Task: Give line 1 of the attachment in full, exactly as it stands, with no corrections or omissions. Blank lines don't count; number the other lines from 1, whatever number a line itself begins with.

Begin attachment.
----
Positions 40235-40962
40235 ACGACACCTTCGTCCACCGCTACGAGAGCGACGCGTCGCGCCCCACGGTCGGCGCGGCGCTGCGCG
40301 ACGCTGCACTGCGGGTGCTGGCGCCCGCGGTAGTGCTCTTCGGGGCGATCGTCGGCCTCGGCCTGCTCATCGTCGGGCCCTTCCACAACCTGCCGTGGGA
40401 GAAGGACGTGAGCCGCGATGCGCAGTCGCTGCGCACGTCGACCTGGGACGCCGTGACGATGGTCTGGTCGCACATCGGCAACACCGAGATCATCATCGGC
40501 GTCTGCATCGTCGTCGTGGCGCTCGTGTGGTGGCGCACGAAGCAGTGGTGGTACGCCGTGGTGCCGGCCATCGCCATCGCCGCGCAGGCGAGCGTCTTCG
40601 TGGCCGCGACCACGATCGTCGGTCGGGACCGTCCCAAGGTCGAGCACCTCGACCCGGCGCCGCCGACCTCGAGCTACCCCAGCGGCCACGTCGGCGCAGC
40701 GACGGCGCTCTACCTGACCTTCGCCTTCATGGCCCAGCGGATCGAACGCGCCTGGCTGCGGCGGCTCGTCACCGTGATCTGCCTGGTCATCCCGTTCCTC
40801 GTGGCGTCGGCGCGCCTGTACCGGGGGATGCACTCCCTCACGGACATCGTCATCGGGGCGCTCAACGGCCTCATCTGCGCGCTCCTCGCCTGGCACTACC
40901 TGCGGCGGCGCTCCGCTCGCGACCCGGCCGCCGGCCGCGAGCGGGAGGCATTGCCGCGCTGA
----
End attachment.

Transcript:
Positions 40235-40962